Only 82% of patients stated they had a follow up visit with their doctor. Of those who had a scheduled appointment, only 28% of the patients were able to attend. 66% were readmitted before their scheduled appointment and 6% were readmitted at their first clinic visit. Charts were subsequently reviewed to verify this, and there was 100% correlation with patient answers.
Timing of readmission
With the discovery that the majority of patients were being readmitted prior to their follow up appointment, further investigation regarding the time between discharge and readmission was performed. 56% of patients were readmitted within seven days of being discharged and 80% were readmitted within fourteen days (Figure 1a). This is similar to the NSQIP population, wherein 53% were readmitted within seven days of discharge and 78% within 14 days (Figure 1a). On further evaluation of the patients' charts, the average number of days between the day of discharge and the day of the scheduled appointment was eleven. The distribution of the scheduled follow up appointments is delineated in figure 1b.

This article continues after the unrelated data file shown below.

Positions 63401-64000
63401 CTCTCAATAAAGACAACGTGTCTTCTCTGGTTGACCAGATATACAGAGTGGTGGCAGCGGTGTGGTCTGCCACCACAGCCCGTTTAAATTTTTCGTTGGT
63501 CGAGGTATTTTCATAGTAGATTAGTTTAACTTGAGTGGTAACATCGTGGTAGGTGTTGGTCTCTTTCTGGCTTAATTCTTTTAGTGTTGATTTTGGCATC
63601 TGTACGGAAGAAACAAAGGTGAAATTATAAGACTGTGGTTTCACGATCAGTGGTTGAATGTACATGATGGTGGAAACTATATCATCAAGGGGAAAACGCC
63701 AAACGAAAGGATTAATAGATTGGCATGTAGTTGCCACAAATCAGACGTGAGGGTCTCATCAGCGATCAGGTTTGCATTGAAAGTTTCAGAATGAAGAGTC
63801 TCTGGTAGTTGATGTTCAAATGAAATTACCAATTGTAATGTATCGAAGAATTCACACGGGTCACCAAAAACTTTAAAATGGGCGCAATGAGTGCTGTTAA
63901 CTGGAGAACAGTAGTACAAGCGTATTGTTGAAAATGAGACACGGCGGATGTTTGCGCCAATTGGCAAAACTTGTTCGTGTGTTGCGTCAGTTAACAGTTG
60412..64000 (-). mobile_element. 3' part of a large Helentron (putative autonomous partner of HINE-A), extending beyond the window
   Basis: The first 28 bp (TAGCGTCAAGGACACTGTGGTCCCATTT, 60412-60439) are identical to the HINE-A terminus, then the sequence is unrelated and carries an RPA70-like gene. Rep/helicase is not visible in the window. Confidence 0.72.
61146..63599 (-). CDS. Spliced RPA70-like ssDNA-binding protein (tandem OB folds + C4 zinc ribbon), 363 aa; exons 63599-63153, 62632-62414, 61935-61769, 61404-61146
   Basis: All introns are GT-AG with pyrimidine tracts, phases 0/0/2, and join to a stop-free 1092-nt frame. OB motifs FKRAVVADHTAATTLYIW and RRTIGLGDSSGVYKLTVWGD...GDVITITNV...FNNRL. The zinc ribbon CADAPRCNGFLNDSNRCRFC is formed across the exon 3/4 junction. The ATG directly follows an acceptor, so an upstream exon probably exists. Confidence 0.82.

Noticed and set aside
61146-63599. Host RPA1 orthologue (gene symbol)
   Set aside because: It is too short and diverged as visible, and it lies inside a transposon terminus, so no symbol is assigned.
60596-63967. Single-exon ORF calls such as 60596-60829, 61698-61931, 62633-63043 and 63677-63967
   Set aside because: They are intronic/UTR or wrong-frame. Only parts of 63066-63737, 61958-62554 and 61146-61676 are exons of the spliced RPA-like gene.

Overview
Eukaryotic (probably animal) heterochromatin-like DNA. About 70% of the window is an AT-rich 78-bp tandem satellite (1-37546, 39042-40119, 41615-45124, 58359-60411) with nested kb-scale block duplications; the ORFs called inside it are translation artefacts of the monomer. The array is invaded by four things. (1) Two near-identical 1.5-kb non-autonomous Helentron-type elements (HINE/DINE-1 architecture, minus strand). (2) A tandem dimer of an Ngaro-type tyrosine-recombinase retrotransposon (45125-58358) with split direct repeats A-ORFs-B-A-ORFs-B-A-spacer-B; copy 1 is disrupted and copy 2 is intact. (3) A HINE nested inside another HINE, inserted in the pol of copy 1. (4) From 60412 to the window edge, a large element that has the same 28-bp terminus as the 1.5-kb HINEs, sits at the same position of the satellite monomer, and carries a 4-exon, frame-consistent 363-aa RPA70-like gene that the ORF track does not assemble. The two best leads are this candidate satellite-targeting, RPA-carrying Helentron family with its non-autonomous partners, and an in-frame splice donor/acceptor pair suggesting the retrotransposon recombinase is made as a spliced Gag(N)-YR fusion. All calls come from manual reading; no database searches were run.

Figure 1: a) Frequency data indicating day of readmission relative to patient discharge dates. Black bars indicate the current study group and grey bars indicate patients identified by NSQIP between the years of 2011 and 2012. Of note, 56% of patients were readmitted within seven days of being discharged and 80% were readmitted within fourteen days in our study. This is similar to the NSQIP population, wherein 53% were readmitted within seven days and 78% within 14 days.
b) Frequency data indicating the timing between the discharge date and the timing to the initial postoperative visit in the current study. View Figure 1
Patient suggestions for improving the discharge process